How To Learn Pronunciation Without a Native Speaker in Sight

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How many times have you heard the phrase- ‘Kids do a better job at learning new languages?’ Strike that. How many times have you heard this phrase and stopped yourself from taking the challenge of learning a new language? If you have done this considerable number of times, then this article is for you. Learning a new language is a herculean task, but there are so many Hercules around the world doing it that this fear should not bother you. In this article we will look at some of the ways you can learn pronunciation-which is the make-or-break part of learning a language. You will come across so many people who have learnt the language to the t, have a considerable hold over the grammar and writing portion of it, but fail in this one aspect that is pronunciation. Let’s dive right into it.

Learning Sounds

Learning and recognizing sounds is not an easy bit and several people claim it does not improve with practice. Probably they are lacking in what practice of making sounds consists of. The ideal way of learning any sound is to hear it and try looking for it in other texts or speeches. For instance, if you come across the word, ‘lanmou’ in Haitian Creole and want to learn how it’s pronounced, simply follow the given steps:
Repeat the sound of the word to yourself
Put on a Haitian Creole YouTube Video where you may come across this word. You can choose a video on the topic.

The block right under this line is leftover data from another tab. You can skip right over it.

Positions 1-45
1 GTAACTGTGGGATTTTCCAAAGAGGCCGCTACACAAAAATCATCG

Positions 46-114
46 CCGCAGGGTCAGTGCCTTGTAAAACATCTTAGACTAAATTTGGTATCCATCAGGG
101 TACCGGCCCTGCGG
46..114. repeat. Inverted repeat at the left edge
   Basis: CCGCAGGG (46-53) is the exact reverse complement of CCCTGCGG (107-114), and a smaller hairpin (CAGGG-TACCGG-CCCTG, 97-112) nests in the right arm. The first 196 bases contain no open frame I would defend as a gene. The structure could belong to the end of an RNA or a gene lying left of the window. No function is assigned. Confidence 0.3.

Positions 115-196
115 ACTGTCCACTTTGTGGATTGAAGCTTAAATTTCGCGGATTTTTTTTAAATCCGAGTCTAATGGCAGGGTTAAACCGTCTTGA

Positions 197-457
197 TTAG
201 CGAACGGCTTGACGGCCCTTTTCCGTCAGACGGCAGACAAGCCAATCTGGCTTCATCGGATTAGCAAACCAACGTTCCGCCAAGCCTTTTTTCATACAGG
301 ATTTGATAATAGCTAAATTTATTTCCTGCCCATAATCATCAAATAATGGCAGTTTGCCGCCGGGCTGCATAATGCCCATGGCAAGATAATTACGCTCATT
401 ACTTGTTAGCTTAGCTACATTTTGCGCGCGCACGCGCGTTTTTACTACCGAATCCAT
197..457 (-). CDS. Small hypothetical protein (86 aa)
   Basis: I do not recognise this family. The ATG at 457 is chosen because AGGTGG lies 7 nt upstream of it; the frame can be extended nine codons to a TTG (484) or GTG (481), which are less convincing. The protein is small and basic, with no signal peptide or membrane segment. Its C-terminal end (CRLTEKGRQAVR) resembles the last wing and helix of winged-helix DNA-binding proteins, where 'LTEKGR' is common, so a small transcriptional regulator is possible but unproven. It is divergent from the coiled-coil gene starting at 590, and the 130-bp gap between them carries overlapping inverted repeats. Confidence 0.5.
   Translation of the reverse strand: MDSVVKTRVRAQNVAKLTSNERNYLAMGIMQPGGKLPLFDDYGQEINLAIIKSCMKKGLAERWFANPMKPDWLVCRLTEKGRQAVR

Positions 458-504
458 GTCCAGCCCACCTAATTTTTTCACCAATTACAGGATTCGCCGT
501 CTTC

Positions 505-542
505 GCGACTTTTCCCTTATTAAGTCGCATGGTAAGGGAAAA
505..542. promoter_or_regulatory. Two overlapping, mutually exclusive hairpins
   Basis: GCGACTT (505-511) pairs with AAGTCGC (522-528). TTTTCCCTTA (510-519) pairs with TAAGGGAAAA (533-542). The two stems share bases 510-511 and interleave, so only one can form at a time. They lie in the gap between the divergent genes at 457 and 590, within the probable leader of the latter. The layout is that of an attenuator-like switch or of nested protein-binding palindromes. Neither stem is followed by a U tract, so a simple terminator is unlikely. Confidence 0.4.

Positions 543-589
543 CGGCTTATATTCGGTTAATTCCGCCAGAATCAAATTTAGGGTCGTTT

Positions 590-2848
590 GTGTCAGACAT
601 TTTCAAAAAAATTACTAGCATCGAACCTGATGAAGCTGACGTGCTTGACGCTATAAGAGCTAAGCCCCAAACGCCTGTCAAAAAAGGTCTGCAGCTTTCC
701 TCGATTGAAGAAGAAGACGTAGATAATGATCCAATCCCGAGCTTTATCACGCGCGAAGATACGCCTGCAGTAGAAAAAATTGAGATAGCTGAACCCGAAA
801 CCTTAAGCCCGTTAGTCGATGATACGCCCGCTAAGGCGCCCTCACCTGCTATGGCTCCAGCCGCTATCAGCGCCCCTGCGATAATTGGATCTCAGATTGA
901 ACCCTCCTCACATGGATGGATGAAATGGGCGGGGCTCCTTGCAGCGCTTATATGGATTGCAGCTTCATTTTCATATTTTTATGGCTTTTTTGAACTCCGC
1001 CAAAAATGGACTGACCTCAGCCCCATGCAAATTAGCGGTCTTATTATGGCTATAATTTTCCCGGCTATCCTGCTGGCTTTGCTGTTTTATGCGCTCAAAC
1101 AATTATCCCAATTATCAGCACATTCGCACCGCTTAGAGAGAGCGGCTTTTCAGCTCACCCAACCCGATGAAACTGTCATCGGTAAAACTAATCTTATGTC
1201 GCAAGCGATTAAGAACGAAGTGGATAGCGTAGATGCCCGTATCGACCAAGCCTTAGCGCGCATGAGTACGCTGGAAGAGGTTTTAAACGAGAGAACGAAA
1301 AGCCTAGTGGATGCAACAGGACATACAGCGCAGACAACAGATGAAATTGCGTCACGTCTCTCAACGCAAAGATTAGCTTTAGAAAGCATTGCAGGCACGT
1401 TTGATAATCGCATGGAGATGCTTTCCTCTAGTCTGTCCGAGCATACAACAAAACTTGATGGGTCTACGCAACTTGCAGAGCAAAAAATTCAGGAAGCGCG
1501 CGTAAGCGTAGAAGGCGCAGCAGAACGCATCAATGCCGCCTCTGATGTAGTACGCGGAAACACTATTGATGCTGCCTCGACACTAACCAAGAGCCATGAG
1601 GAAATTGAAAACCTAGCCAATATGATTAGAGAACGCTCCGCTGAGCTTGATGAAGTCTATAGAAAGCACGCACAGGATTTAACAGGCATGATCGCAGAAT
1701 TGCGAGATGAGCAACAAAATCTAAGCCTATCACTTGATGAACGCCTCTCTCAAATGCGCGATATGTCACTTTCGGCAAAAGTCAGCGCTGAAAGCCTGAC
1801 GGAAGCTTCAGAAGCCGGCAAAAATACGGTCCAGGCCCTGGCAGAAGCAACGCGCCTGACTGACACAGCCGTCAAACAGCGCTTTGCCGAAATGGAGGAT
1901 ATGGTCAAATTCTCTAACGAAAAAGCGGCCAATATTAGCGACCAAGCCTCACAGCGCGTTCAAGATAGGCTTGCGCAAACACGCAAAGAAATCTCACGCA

Try to recognize the word whenever it is spoken
You can then look for other videos where the person speaking is different- maybe the gender has changed, or the age differs and try to find that word. You may also look at the subtitles to spot your word.
Once you do this enough number of times for your brain to make the assumption and have established the neural pathway, record yourself saying the word in as many different styles as you have heard-maybe in the form of a question or an answer or an assumption.
In order to optimise your time you can learn full dialogues so that you will learn other words as well at the same time. You can learn ‘Who Are You?’ topics in Haitian Creole with CreoleTutors online.


Making sounds

You have had a bit of practice in making sounds in the above step, however, a lot of work remains. Now that you have learnt to recognise the different styles of how a sound can be made, you have to train your mouth, lips, tongue and teeth to make that sound. You can choose to follow the given steps.

Break the sound down into Haitian Creole syllables and pauses.
Start the video where the sound is being made
Play the video at half of its original speed (or even less if you need) and imitate the mouth movement of the speaker.
Once you have learnt the choreography of the mouth, pause the video and record yourself making the sound.
Once you are satisfied, play the video and the recording you made together to spot any difference or make any corrections
If possible, try and get feedback on your work.

These steps would not be necessary for each and every sound, however for sounds that don’t come naturally to you, these steps will give you the necessary practice you need.

Training Regimen

If you thought you had mastered it, well it’s time to think again. Training yourself is the hardest bit. Once you have learnt to recognize the sound and make it with your own mouth, it’s time to solidify the neural pathways using the following steps.

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Use online flashcards that provide feedback on your sound. Anki has several and you can try them out.
Make time for spaced repetition. Repeating what you have learnt at scheduled intervals- where you repeat the word as soon as you are on the brink of forgetting it- is an effective memorization technique which will work quite nicely here.
You must also keep a file of all the videos that you have watched to learn specific sounds so that you may not have to waste a lot of time searching for them again.
And before you know it, you will be ready to take on a debate with a native speaker in no time.

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